ROCK SPRINGS — Ira Dickinson has been no stranger to success in the saddle of a bucking bronc this year. After a season of work and another big performance at the state finals, he came into the National High School Rodeo Finals as Wyoming’s No. 1 saddle bronc rider.
But nationals is another story, and Dickinson knows that. The stage is bigger, the stakes are higher, and you have to contend with rodeo standouts from almost all 50 states and four different countries.
“The competition is a big one. When you go from state to nationals, it’s a huge difference,” he said.
Well after the first round at nationals, it seems that Dickinson can handle about anything that comes his way. The first time he settled down in the chutes was Monday night, and the hometown cowboy wowed the packed grandstands.
His first ride scored 75 points, putting him squarely in contention. In fact, he is currently ranked third overall and just three points out of first after the first go.
Even though the pressure of nationals is ever-present, Dickinson knows that he’s paid his dues to get here, and that helps his mindset.
“Really, it’s all the same. You’re trying to be the best at whatever you’re doing,” he said. “If you’ve doing everything to prepare yourself, there’s not much else you can do.”
The cowboy who grew up on a ranch outside of Rock Springs has put in a lifetime of work to become the cowboy he is today, but what’s shaped him the most is the family that has supported him through everything.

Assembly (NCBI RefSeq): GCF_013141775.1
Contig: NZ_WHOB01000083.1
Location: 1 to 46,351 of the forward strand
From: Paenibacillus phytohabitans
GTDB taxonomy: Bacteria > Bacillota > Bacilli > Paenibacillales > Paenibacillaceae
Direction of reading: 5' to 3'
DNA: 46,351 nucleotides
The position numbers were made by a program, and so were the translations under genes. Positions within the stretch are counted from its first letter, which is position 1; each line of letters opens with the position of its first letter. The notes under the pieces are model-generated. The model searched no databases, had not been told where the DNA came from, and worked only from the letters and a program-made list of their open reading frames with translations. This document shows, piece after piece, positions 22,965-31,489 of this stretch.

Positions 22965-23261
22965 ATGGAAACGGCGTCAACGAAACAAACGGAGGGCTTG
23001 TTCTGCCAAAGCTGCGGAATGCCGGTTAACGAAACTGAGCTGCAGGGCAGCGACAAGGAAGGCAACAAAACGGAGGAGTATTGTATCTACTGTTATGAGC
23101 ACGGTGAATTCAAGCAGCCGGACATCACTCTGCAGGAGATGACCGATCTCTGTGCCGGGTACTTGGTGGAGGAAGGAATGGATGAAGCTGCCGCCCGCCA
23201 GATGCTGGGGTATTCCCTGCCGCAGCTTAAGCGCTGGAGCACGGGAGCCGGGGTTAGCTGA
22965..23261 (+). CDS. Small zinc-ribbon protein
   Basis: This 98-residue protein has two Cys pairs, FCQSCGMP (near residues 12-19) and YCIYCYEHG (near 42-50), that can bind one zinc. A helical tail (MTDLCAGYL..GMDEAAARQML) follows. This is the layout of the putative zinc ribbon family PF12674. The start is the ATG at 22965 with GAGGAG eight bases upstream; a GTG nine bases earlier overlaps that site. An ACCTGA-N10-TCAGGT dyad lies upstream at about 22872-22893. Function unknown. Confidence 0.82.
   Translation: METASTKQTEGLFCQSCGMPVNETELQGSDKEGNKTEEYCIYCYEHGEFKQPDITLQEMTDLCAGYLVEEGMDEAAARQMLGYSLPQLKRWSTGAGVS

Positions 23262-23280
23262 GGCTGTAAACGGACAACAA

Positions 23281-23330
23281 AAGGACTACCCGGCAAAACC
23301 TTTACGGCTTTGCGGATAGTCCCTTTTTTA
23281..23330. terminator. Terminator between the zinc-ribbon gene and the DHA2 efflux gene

“I’m super grateful,” he said. “This kind of stuff doesn’t happen without a big support system.”
The work is far from over for Dickinson, though. He’s never been one to settle, and he has his sights set on a national title in the bronc riding.
“Always. That’s always the end goal,” he said. “If you don’t finish what you started, the first ride doesn’t mean anything.”
For many contestants, the gold buckles and prizes are something they dream about getting their hands on, but it’s a little different for Dickinson.
“It’s not so much the title or the buckle. … People talk about it ‘not being about the destination, but the journey,’ and that’s kind of how I think about it,” he said. “Its all the hours my family has put in, all the hours my friends have put in, just to make me a little better.”
Dickinson’s second ride will be Friday morning, and he’ll need another top performance to crack the nation’s top 25 and qualify for the short-go round. The senior missed it by just two spots in 2016, and this is his last shot at a title.